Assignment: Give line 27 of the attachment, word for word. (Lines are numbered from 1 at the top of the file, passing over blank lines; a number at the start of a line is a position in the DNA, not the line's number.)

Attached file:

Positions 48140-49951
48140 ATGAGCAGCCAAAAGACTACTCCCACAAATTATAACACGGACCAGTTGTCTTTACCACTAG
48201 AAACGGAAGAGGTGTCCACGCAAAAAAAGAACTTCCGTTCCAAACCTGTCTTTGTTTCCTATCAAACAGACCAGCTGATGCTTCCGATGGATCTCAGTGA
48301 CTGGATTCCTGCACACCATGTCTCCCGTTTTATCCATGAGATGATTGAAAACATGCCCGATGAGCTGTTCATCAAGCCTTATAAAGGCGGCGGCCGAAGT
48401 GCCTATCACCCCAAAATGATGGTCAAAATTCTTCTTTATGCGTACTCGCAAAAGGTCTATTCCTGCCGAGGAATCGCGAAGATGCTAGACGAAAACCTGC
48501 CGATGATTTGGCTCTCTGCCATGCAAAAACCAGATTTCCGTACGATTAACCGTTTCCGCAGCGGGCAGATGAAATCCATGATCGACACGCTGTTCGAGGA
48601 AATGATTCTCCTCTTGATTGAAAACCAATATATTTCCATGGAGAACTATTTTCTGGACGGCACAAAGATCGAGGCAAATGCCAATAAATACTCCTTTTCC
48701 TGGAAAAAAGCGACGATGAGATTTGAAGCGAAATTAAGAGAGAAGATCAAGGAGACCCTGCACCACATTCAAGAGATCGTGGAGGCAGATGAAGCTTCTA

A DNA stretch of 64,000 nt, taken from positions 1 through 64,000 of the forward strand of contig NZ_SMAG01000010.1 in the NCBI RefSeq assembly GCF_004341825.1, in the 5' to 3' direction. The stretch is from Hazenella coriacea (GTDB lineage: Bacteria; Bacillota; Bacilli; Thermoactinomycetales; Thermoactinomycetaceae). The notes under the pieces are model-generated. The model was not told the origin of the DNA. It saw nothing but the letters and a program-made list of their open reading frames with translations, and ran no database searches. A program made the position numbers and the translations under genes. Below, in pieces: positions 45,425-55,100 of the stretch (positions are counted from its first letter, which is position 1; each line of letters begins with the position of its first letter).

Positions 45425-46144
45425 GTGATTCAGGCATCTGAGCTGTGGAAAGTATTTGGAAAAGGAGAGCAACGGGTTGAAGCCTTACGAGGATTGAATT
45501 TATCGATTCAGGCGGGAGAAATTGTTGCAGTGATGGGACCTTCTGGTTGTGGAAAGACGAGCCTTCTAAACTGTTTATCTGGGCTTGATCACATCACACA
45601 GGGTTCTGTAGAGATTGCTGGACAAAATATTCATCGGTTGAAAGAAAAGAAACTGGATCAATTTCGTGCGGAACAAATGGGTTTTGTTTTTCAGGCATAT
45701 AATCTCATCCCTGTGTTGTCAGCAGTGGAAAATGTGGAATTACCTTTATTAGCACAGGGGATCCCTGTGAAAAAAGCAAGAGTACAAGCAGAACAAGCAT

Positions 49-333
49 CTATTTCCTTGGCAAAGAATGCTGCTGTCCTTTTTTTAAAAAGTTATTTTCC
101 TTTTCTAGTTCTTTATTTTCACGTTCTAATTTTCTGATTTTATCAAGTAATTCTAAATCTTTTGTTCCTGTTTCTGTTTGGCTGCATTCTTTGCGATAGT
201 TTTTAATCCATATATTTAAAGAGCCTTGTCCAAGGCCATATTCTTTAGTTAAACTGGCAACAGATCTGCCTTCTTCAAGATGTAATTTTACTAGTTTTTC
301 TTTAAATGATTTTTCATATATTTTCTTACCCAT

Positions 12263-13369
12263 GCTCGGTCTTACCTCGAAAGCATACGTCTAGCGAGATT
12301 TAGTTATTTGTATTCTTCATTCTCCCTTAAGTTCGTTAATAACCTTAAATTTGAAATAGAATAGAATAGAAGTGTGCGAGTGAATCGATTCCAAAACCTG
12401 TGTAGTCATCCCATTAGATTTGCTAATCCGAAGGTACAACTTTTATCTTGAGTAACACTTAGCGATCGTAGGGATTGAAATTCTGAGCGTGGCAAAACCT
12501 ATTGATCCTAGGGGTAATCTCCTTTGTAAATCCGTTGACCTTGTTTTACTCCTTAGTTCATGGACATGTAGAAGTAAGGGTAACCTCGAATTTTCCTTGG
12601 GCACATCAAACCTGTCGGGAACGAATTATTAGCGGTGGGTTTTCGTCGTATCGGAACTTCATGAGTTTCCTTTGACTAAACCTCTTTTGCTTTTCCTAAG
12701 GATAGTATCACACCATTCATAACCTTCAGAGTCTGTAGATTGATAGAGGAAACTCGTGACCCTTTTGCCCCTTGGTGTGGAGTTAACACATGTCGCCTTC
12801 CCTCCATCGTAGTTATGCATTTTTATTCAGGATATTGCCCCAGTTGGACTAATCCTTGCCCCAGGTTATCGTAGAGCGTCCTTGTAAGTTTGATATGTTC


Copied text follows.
12801 CCTCCATCGTAGTTATGCATTTTTATTCAGGATATTGCCCCAGTTGGACTAATCCTTGCCCCAGGTTATCGTAGAGCGTCCTTGTAAGTTTGATATGTTC